Healt hy Holiday Eating Never go to an event hungry. Ever. That’s just setting yourself up for disaster. Depending on logistics, you can eat beforehand or bring your own food. Sometimes offices will bring in sandwich platters, starchy salads and desserts. On days like this, you can break open your cooler and enjoy your food with everyone else. If you aren’t comfortable carrying your own meal, eat before you go and have a snack in the car or under your desk for later on. You’ll need it, trust me.
Healt hy Holiday Eating BY JODI BROWN
I HAVE AN AUTOIMMUNE THYROID DISEASE CALLED HASHIMOTO’S. What I eat can either make or break my ability to function on a day-to-day basis. While many folks look at me and think I “look” great (weight loss is a major bonus when you remove inflammatory foods from your diet), I still struggle many days to make sure I keep things in check by not eating foods that will trigger an inflammatory cascade in my body.
With a preponderance for all things inflammatory (food, booze, stress), holiday celebrations and the foods that come with them can be tough to navigate. Family and work related events will be plentiful. There are three major threats to your success: Parties, parties and parties… WORK There are likely going to be a lot of work-based holiday events. It’s an important time to network and connect outside of the traditional dayto-day environment. Don’t miss these opportunities to shine. When you have a glow on because you are taking care of yourself, people will notice.
The American Autoimmune Related Disease Association estimates that 50 million Americans have an autoimmune disease and that 75 percent of those afflicted are women (aarda.org). That’s close to one in five Americans. Autoimmune disease occurs when the body mistakenly identifies healthy cells as foreign invaders and attacks them.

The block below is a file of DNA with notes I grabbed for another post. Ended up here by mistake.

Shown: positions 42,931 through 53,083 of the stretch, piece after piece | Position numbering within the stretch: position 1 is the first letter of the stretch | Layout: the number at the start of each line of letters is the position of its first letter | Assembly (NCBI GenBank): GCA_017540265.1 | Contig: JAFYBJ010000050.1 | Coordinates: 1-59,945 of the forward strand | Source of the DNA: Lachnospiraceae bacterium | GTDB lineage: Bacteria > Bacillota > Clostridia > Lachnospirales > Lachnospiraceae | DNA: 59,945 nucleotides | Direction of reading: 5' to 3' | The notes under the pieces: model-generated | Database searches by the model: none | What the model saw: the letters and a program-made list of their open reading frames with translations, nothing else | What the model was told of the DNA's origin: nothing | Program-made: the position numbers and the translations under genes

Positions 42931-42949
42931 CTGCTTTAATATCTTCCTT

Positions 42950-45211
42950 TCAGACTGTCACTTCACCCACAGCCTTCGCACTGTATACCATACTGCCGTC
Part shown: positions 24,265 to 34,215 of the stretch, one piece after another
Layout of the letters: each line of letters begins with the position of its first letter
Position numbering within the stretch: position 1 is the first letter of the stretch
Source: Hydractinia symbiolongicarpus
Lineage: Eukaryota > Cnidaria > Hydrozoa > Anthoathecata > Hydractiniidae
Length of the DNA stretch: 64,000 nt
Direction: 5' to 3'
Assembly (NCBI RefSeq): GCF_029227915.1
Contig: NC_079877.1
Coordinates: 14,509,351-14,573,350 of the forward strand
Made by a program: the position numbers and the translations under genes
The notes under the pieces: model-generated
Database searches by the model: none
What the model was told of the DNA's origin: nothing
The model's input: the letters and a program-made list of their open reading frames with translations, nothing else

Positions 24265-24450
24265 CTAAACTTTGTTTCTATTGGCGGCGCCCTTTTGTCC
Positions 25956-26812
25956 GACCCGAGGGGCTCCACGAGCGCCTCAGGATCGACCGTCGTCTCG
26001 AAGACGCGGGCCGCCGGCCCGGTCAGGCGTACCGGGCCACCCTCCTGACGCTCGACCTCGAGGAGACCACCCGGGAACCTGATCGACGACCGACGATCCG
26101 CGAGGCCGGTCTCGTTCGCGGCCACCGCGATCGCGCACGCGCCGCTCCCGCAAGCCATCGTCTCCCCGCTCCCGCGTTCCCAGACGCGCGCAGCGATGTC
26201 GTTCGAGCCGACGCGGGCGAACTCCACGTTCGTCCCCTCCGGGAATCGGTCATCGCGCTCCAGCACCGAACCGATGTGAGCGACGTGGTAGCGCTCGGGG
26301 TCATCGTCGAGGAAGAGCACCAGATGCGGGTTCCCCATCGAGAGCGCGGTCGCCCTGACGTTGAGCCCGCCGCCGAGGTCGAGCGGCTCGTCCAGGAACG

FAMILY & FRIENDS Those closest to you may not be crazy about “your diet,” but they are usually the most understanding—or at least you’d hope they’d be. Call whoever is hosting this year’s events and quell their fears about what to prepare for you. Tell them you’ll gladly bring a dish to contribute to the dinner and that you’ll also be bringing along a salad for yourself to enjoy with whatever meat they are serving for their planned meal.
Inflammatory foods are a major trigger for those of us with any one of the over 100 classified autoimmune diseases. Many people don’t clearly understand that their specific disease is, in fact, autoimmune. Some examples of well known autoimmune diseases are lupus, rheumatoid arthritis, Hashimoto’s, Graves, psoriasis, multiple sclerosis, Crohn’s Disease, IBD and celiac disease.
No one wants to be worried about preparing food for you unless they are getting paid to do so. Planning a gathering is a big enough hassle and having to prepare a separate dish for you won’t be a welcomed extra task. Be the bigger person and make the call ahead of time.
Many of us trying to calm down the inflammation in our bodies follow the autoimmune protocol (AIP), a diet and lifestyle program designed to reduce inflammation in the body. The food component requires that we remove inflammatory foods in order to calm the immune system and to keep the body from attacking itself. What are the foods that cause the most inflammation in the body? Gluten, dairy, soy, corn and processed foods—basically, the foods that are the backbone of the standard American diet (aptly referred to as SAD).